In thermodynamics, biochemical thermodynamics, a defunct neoplasm (see: bio-; defunct theory of life; life does not exist; life terminology upgrades), is the study of the thermodynamics of biochemical processes. [1] This subject of study is relatively new and in development. A notable thermodynamicist in this field is Englishman Keith Burton, the first to build thermodynamic tables of biochemical species.

Naming issues
The term "biochemical thermodynamics" seems to concern itself with the applications of thermodnamics in biochemistry. In other instances, it may be found synonymous with bioenergetics, biothermodynamics, and biological thermodynamics, among others. A distinction to be made here is the the contract between the thermodynamics internal to biological entities, e.g. inside a cell, and the thermodynamics of systems of biological organisms, e.g. a community of animals. The latter division is considered cutting-edge.

References
1. (a) Jones, M. Ed. (1979). Biochemical Thermodynamics (Studies in Modern Thermodynamics), 2nd ed. (1988). Elsevier Science Publishing Co.
(b) Biochemical thermodynamics – 1994 IUBMB-IUPAC Recommendations for Nomenclature.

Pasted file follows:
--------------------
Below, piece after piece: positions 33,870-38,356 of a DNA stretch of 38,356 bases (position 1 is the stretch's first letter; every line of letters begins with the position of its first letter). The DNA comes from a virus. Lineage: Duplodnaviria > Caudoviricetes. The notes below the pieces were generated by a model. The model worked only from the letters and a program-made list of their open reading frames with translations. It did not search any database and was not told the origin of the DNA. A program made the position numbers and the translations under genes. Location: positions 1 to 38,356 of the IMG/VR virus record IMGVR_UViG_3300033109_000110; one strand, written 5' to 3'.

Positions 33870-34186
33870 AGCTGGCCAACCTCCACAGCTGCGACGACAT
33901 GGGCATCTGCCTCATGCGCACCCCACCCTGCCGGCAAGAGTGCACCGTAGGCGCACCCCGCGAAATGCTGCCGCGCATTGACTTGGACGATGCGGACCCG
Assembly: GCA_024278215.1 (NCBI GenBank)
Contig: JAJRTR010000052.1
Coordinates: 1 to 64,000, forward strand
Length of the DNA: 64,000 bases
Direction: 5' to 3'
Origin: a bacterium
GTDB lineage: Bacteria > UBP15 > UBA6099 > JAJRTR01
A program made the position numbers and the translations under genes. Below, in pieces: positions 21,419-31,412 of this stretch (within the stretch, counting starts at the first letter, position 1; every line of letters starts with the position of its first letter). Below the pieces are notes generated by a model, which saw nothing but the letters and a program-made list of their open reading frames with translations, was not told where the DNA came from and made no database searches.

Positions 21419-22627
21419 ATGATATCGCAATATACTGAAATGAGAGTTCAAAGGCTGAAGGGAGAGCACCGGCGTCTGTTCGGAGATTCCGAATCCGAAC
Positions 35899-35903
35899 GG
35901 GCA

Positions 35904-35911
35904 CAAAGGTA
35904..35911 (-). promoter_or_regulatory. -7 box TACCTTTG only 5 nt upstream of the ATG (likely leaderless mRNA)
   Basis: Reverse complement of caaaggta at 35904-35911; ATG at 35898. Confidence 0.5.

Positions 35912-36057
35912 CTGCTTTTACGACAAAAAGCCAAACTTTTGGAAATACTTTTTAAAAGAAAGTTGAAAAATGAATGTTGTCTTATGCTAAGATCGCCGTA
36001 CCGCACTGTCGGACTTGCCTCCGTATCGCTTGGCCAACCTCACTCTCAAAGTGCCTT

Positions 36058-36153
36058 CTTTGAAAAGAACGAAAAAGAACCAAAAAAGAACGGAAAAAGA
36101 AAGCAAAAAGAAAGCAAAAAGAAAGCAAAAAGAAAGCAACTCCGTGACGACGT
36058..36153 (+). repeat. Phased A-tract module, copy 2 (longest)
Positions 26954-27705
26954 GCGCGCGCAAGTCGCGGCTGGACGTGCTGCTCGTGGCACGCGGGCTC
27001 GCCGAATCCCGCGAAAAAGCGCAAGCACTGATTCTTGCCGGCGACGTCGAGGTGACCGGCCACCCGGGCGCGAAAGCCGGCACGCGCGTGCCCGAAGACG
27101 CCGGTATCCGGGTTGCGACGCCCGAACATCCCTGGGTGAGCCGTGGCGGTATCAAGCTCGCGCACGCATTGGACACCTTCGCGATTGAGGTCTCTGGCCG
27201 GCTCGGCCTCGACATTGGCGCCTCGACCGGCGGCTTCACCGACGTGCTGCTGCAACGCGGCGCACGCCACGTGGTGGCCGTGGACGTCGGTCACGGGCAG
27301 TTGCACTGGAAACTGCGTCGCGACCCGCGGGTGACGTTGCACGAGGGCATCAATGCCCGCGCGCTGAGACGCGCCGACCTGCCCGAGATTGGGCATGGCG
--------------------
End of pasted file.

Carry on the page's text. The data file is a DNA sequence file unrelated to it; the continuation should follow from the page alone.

(c) Alberty, Robert A. (2006). Biochemical Thermodynamics: Applications of Mathematica (Methods of Biochemical Analysis), Wiley-Interscience.

Further reading
Krebs, H.A. and Kornberg, H.L. (1957). Energy Transformations in Living Matter - a Survey (with Appendix by K. Burton). Berlin: Springer-Verlag.
● Katchalsky, A. and Curran, Peter F. (1965). Nonequilibrium Thermodynamics in Biophysics. Cambridge, Massachusetts: Harvard University Press.
● Di-Cera, Enrio. (1995). Thermodynamic Theory of Site-Specific Binding in Biological Macromolecules. Cambridge: Cambridge University Press.
● Alberty, Robert, A. (2003). Thermodynamic of Biochemical Reactions. Hoboken, New Jersey: John Wiley & Sons, Inc.

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